I picked this book up by chance in an Amnesty bookshop in late June - before it was officially published. The fact that it was already on sale there suggests that, like me, the person who had been sent it/read it had thought it not all it was cracked up to be.
I was genuinely disappointed by this book. It is far too long, verbose (God knows what it must have been like originally, Gamerro says he has cut over 100 pages off the original), repetitive as to the protagonist's doped out time, and could have covered the same material in about half of the space. I say this as someone who reads a huge amount of Latin American fiction, loves Argentine fiction (arlt, Borges, Bioy Casares, etc.). But this is not a patch on any of it, and I found it extremely disappointing.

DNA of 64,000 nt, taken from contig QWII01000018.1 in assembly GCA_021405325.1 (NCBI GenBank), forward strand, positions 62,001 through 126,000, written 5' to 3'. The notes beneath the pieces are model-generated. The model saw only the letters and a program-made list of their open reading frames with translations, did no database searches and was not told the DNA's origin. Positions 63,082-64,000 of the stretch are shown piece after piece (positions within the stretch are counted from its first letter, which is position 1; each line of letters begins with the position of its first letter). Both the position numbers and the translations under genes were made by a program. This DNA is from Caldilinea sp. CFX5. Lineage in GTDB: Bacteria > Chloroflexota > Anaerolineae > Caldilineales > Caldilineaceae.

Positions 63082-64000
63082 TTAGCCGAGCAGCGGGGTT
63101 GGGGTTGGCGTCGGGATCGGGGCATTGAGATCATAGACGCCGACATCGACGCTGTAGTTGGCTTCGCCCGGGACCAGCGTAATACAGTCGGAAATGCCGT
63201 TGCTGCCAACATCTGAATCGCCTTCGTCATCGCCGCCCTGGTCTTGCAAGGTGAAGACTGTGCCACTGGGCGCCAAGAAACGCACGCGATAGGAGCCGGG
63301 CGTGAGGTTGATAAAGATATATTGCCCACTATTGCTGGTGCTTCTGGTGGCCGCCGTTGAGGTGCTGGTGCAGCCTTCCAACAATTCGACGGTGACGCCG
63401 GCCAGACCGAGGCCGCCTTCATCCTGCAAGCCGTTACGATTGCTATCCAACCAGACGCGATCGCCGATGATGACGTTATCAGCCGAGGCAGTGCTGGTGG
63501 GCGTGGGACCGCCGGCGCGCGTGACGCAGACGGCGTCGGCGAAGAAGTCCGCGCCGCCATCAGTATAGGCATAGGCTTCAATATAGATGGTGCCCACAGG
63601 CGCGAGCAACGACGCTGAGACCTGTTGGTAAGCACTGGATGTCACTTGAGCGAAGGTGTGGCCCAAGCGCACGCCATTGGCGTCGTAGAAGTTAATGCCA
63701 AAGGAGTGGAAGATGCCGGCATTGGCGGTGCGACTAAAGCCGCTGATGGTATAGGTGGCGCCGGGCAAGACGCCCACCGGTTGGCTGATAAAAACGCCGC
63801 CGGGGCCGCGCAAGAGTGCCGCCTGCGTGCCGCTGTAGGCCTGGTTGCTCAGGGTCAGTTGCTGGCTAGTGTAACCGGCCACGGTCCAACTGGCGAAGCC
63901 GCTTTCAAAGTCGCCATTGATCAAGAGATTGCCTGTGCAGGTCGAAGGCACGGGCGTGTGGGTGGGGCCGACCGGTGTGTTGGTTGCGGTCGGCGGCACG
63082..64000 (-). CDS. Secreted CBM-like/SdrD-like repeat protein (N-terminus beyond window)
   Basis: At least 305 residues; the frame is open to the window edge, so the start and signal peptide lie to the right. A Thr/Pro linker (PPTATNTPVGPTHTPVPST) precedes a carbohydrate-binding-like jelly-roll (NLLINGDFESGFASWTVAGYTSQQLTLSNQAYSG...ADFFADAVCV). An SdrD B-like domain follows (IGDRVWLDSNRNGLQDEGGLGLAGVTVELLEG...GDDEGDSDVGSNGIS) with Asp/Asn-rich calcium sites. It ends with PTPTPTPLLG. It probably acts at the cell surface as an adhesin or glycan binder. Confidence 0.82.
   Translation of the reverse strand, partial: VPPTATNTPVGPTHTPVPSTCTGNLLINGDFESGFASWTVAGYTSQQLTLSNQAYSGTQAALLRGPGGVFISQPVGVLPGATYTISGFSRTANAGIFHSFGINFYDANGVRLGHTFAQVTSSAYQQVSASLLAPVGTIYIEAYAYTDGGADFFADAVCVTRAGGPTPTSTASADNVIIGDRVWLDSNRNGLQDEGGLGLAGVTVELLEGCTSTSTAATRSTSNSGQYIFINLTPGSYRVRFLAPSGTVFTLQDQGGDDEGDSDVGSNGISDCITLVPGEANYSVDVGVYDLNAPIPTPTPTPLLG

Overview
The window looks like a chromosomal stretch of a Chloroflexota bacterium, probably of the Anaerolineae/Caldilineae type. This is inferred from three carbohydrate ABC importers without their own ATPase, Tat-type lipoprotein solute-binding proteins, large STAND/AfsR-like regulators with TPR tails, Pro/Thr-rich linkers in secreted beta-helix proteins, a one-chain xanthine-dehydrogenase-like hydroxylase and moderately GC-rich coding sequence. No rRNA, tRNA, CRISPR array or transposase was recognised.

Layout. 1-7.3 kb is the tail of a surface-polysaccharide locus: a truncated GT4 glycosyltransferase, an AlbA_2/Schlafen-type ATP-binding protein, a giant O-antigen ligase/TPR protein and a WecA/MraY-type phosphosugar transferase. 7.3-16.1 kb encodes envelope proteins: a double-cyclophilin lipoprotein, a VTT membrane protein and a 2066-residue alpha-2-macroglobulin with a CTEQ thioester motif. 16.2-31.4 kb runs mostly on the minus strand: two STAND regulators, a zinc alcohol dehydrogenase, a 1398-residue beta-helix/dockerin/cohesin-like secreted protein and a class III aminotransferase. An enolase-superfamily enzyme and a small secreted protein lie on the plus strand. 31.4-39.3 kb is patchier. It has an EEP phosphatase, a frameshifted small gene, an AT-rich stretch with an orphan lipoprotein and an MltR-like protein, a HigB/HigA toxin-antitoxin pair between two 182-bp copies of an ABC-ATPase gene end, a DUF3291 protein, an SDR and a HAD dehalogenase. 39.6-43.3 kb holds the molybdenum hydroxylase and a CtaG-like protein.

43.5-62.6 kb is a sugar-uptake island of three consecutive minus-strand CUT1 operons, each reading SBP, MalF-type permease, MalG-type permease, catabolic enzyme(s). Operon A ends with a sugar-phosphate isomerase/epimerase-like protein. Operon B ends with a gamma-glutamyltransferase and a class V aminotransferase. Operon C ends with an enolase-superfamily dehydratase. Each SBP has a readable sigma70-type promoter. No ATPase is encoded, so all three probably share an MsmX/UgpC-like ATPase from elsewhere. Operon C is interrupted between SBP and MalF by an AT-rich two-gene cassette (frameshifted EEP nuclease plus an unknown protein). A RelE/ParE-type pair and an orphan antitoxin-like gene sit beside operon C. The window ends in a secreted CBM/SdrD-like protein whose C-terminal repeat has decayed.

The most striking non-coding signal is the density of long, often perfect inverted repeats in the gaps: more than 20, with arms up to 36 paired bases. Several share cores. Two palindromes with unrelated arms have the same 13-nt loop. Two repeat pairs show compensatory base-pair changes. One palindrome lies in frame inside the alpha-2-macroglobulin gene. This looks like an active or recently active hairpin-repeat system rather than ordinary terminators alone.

Having said that, it's every bit as good as most contemporary British fiction, and you could do worse. It has some good descriptions of the Malvinas, and of its impact on Argentine society in the late 80s/early 90s. Just don't expect a great novel, and don't believe the reviews. Nick Caistor's in particular is a big disappointment, he must know this is not a patch on much of the great work that he has translated (including RobertoA rlt's great novel, The Seven Madmen - which, interestingly, is about a third of the length of this, and deals with similar themes for its time.....)